- Lead-organizer: United Nations Global Geospatial Information Management Secretariat
- 17:00 - 18:30
- Date: 20 Jun 2012
- Room: T-10
MONITORING SUSTAINABLE DEVELOPMENT - WHY LOCATION MATTERS
Organizing partners? UN Statistics Division/DESA
? UN Cartographic Section/DFS
? Co-Chairs of the UN Committee of Experts on Global Geospatial Information Management (GGIM): Ms. Vanessa Lawrence, Director General and Chief Executive, Ordnance Survey United Kingdom, Mr. Seong-An Leem, President, National Geographic Information Institute, Republic of Korea
? UN Permanent Committee on Spatial Data Infrastructure for the Americas, Chair: Brazil
? UN Permanent Committee on GIS Infrastructure for Asia and the Pacific, Chair: China
? UN Committee on Development Information, Science and Technology (Africa): Chair: South Africa
IntroductionThis side event, organized by the UN Global Geospatial Information Management (UNGGIM) secretariat and supported by United Kingdom, Australia, and Brazil, will demonstrate the vital role accurate, maintained and reliable geospatial information can, and indeed is, playing in helping to deliver sustainable development across the globe and in providing financial benefits to users. It will illustrate why Member States should develop and leverage accurate and maintained geospatial information in order to deliver successfully on the outcomes of Rio+20 and to monitor the implementation of such outcomes effectively.
We expect a senior politician from the government of the United Kingdom to give the opening speech. The presentations will be based on real-country experiences and illustrative and non-technical. The main target audience is senior government officials with decision responsibility on monitoring systems for sustainable development.
Detailed programmeMonitoring sustainable development:
Why an understanding of location is essential to the successful delivery of the Rio+20 agenda and to the economies of nations
Everything happens somewhere; over 90% of decisions made involve an understanding of ?place?. Location is an essential ingredient in the information management of tackling the challenges humanity and the globe face, and is often referred to as the ?fourth driver of decision-making? for business and the public sector alongside such metrics as revenue, time and cost.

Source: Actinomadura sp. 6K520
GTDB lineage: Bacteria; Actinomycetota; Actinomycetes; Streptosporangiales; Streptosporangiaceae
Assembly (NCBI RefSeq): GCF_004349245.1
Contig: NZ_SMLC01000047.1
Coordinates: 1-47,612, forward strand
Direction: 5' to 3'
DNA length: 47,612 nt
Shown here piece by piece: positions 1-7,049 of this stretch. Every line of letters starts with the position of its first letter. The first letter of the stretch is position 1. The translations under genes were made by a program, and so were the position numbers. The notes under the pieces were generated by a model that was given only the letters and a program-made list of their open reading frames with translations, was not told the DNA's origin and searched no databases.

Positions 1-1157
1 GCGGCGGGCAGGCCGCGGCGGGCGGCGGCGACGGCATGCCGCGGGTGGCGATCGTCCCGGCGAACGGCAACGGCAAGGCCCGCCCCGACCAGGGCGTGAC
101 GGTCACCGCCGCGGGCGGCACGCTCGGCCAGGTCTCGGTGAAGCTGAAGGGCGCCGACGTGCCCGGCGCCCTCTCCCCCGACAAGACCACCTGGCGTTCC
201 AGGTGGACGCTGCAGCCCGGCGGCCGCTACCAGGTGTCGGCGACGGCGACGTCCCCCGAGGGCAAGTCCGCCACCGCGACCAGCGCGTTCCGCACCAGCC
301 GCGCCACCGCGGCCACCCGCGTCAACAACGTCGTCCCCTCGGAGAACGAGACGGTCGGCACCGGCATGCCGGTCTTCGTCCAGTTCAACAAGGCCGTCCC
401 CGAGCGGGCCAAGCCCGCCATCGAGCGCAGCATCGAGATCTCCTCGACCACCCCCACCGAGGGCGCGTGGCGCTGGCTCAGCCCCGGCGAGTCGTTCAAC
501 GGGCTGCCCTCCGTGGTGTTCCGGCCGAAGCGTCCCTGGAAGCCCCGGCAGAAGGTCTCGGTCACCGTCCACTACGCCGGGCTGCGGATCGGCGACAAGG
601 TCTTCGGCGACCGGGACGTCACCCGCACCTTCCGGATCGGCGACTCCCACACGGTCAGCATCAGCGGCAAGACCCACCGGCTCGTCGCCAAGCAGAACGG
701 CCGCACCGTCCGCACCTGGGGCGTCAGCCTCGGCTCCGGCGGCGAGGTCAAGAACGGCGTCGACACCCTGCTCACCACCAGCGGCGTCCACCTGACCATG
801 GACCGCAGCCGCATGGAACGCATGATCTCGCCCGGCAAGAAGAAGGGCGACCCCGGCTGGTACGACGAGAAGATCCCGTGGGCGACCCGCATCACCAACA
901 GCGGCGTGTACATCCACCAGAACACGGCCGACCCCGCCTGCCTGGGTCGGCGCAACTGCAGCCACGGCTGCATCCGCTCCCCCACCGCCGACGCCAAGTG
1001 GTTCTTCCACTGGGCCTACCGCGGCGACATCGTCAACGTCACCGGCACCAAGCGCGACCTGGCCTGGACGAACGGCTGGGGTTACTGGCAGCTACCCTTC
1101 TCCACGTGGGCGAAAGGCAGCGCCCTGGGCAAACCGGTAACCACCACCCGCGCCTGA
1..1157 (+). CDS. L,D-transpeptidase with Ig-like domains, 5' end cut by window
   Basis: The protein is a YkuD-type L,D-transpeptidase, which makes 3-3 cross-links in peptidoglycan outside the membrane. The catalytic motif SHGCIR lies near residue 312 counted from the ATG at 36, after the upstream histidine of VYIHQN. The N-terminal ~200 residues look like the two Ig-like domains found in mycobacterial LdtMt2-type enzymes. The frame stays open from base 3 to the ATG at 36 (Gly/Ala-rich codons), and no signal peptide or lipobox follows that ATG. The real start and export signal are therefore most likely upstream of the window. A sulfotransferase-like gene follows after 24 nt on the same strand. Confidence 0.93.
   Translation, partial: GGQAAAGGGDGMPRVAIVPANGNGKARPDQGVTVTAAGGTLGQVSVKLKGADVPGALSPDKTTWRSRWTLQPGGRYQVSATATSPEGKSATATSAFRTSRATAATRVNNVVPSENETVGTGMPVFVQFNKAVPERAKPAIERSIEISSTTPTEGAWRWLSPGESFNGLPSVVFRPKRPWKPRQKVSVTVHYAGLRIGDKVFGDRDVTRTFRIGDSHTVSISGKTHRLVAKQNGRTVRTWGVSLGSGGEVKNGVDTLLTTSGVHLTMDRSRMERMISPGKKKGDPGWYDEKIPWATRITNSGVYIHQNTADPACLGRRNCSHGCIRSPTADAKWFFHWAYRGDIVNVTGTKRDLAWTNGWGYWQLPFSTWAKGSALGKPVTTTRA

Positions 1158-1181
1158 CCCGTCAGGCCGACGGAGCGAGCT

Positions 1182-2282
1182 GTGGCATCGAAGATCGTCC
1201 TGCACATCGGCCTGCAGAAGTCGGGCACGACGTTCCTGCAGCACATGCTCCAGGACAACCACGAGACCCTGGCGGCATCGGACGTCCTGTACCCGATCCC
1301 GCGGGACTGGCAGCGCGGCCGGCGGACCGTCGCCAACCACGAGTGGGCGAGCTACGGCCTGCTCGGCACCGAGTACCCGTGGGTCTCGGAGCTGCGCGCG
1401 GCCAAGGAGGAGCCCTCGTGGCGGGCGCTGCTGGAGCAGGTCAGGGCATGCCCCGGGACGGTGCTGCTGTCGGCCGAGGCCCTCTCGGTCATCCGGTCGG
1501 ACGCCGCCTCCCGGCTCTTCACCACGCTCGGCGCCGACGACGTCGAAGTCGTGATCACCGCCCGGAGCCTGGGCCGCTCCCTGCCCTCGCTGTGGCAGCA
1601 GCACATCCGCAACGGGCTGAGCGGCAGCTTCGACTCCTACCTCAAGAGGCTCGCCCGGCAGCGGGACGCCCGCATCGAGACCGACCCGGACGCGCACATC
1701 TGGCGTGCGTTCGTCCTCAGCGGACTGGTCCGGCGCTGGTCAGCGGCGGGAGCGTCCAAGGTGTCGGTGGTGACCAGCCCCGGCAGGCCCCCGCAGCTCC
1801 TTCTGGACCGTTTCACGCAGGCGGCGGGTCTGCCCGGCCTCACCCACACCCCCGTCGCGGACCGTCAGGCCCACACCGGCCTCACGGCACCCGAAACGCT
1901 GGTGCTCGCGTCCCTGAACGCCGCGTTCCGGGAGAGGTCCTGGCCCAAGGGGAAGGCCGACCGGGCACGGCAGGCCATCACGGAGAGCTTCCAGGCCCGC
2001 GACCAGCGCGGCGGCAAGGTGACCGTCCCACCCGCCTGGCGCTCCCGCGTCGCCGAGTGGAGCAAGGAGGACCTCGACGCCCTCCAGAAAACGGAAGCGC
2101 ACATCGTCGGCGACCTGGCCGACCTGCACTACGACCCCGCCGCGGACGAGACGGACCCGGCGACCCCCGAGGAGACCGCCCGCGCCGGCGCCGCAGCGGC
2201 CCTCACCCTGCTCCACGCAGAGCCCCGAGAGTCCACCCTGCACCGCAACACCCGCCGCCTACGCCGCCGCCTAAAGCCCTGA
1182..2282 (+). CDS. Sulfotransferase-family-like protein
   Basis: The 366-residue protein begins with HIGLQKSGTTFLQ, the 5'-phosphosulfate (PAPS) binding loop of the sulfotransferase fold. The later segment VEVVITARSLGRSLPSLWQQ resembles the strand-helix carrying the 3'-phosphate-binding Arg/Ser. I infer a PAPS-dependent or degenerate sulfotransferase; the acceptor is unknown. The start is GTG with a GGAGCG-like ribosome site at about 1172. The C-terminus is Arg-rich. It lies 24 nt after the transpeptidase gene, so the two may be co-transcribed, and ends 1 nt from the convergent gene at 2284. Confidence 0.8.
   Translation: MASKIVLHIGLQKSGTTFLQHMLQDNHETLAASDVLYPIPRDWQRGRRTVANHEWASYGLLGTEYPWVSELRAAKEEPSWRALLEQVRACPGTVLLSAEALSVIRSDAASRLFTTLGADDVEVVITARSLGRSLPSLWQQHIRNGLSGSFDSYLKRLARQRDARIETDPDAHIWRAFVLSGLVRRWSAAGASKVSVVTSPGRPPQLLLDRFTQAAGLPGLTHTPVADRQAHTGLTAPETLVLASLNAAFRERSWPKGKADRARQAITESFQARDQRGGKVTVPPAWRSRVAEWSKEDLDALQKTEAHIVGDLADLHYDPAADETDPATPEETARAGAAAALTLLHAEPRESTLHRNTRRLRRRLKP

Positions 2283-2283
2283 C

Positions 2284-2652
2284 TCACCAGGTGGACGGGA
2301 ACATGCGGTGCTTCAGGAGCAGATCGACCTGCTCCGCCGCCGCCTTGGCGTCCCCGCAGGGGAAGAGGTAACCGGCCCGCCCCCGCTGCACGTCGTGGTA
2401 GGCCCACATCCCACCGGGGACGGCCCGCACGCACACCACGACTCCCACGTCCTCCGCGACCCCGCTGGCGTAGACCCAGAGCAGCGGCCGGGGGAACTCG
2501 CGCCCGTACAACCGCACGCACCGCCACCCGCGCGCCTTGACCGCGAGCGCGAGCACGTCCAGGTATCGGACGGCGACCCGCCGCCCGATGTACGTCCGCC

Delivering and monitoring sustainable development requires accurate information on which to base policy decisions and monitor successful implementation. An essential component of this information base is location information related to ?where? activities and developments are taking place, so that essential analysis can take place. Location information provides an understanding of our surroundings, our environment and, as such, is a vital tool in developing a green economy and in achieving sustainable development.
As well as providing vital information on which to base sound policy decisions that will deliver sustainable development, a solid and comprehensive information base is required for the monitoring of sustainable development and for the measurement of progress towards future goals and targets. Location information represents a core component of this information base.
Recent technological developments, such as the increasing amount of near real-time information available from high-resolution satellite imagery and the increasing prevalence of mobile technology, have transformed the availability and accessibility of geospatial information and enhanced the ability to develop effective location information frameworks. Both as a standalone resource and as a platform on which to integrate statistical, environmental and social information, a solid location-enabled information base constitutes a powerful tool for the monitoring of goals and targets on sustainable development.
The establishment of the Committee of Experts on Global Geospatial Information Management represents a new institutional vehicle to exchange knowledge, develop capacity, share best practice and coordinate activity. It is in a unique position to engage with any new institutional structure that emerges as a result of the Rio+20 conference and can act as a coordinating point to ensure all Member States benefit from the value of geospatial information applied to both sustainable development and to many other areas of human and global challenge.
During the presentations a wide range of examples will be discussed, from both the developed and developing world, that illustrate how information about location or ?place? can be used to better enable sustainable development.
The proposed key speakers will be:
? United Kingdom: Minister or Government?s Chief Scientific Adviser
? Co-Chair: UN Committee of Experts on Global Geospatial Information Management (global geospatial information management perspective)
? Brazil Chair: UN Permanent Committee on Spatial Data Infrastructure for the Americas (regional geospatial information management perspective)
? Country representative: developing country perspective.